"Not all dirt is created equal." (Click to Tweet)Unfortunately, you can’t produce whatever you want and expect to make money. You have to let the field tell you what it can produce.
Fields even a few miles apart will produce different amounts of rain; soil can change dramatically 100 feet away.
Yes, some fields are sagging your profits. But don’t worry: you can make any field profitable if you handle it right.
Here are six farm finance tips to maximize your profits and ensure that every field is profitable:
1) Determine which crops the ground is good for.
Recently, I posted an article about how to build a grain marketing plan. In it, I talked about how looking at your inventory, in every field, is key for knowing when to sell your grain.
Cash Cow Farmer is really good for this. It determines production costs on a per-field basis, and our software will help you decide which crops are profitable at the current commodity price.
Not all fields can grow 180-bushel corn. And a 120-bushel likely won’t cover your production costs. It sounds obvious, but it’s a bad idea to produce corn on a low-productivity, high-production costs field, especially at the current market.
One more thing to think about: is cropping the best route to go with the field? If it has good water, it can be pastured or put in a government conservation program for wildlife.
2) What logistics help or hurt the ground?
It’s not always about productive or unproductive fields: sometimes it’s how you operate.
How far do you drive your machinery from your primary operation? How far do you haul grain to get to the buyer?
If you’ve got a long haul, a high volume crop like corn may not the best. Maybe soybeans or wheat would work better---something lower volume.
As for the field, is it square? Odd-shaped with lots of wet spots? Fields with hills or wet spots may be better for pasturing or a wetland conservation program than cropping.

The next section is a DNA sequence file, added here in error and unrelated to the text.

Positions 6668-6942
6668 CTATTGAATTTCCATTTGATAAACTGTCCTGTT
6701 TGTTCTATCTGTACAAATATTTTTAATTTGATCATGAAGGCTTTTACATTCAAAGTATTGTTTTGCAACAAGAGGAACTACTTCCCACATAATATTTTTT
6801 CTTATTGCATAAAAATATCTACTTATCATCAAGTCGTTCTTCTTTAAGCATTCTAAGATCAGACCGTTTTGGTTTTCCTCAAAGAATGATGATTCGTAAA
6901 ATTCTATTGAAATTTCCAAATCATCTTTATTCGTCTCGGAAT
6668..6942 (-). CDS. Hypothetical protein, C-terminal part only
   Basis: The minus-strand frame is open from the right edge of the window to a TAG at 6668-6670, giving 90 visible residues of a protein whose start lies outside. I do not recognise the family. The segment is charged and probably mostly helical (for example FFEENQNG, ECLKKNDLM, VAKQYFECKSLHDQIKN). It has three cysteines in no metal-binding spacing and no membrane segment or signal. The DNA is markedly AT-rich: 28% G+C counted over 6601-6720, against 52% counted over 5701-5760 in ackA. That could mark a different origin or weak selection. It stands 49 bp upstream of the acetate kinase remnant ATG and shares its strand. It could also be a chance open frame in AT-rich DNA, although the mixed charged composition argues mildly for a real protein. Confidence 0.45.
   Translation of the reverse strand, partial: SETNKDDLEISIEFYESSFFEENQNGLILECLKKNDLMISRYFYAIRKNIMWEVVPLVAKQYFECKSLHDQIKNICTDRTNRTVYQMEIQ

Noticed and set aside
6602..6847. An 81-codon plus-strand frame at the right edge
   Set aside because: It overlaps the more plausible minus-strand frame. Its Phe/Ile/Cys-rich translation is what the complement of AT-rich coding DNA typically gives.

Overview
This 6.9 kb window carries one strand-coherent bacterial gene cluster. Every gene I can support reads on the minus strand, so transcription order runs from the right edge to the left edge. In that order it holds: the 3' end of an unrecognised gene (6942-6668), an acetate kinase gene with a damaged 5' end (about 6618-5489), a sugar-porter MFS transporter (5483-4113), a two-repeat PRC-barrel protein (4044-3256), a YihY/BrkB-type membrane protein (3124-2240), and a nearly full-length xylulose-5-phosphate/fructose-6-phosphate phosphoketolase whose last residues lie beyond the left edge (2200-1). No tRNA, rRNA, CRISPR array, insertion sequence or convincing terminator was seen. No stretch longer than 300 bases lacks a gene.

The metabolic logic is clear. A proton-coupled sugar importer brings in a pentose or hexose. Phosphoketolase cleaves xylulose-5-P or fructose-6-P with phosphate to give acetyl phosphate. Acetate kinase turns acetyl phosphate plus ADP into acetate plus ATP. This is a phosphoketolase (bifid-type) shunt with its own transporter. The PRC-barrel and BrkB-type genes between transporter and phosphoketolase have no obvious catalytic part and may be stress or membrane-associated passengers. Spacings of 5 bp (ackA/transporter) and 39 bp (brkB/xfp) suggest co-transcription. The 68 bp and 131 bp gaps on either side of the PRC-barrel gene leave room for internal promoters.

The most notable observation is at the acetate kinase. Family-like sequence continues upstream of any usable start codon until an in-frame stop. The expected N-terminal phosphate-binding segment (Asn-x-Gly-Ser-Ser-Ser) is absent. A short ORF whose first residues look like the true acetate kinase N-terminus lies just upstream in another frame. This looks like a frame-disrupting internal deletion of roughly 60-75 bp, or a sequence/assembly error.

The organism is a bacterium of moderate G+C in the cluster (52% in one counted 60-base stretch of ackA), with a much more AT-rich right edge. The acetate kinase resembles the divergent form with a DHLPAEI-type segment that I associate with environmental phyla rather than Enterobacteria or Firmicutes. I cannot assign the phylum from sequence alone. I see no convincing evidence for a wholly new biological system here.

3) Cover Crop Rotation
Cover crops can make unproductive ground productive.
They do that based on their assistance with soil moisture and weed pressure.
Cover crops can actually decrease your production costs based on how they work with the soil. This is one of those situations where spending a little more will save you a lot more.
4) CSP or Equip Farm Programs
For uncooperative fields, you’ll probably want whatever income you can get from government programs. You’re trying to cover costs, so why not lean on programs made to help you?
5) Insure to protect losses
Insurance isn’t a very common farm finance tip, but here’s why we mention it.
Insured, you protect your losses. You also make sure your APH (proven yield) is above the cost of production. If your proven yield times the current commodity price is lower than the cost of production, you should consider growing a different crop.
The main thing is to make sure your revenue guarantee on your insurance program will cover your production costs.
If it will, you’re guaranteed not to lose money.
6) When in doubt, rent it out
The landlord almost always makes more than the tenant.
Focus on what makes money; if a field doesn’t make you money, rent it out. If the field fits better into someone else’s operation, see if they would be interesting in renting. Even if it’s only certain pieces of the ground.
Everybody has their rock star fields. Stick with those---and rent the rest.
Before you sell all your equipment and vow never to look down at the dirt ever again, try each of the farm finance tips above.
Sometimes a field is better suited for pasturing than cropping. Sometimes a cover crop will take back what the weeds have stolen. And even if a piece of ground seems hopeless for you, you can rent it out.
Every field can be profitable. NO field is profitable in exactly the same way. (Click to Tweet)
Profitability is our area of expertise. Try out a free 30-day trial of Cash Cow Farmer today to project production costs, manage your present and future inventory, and more!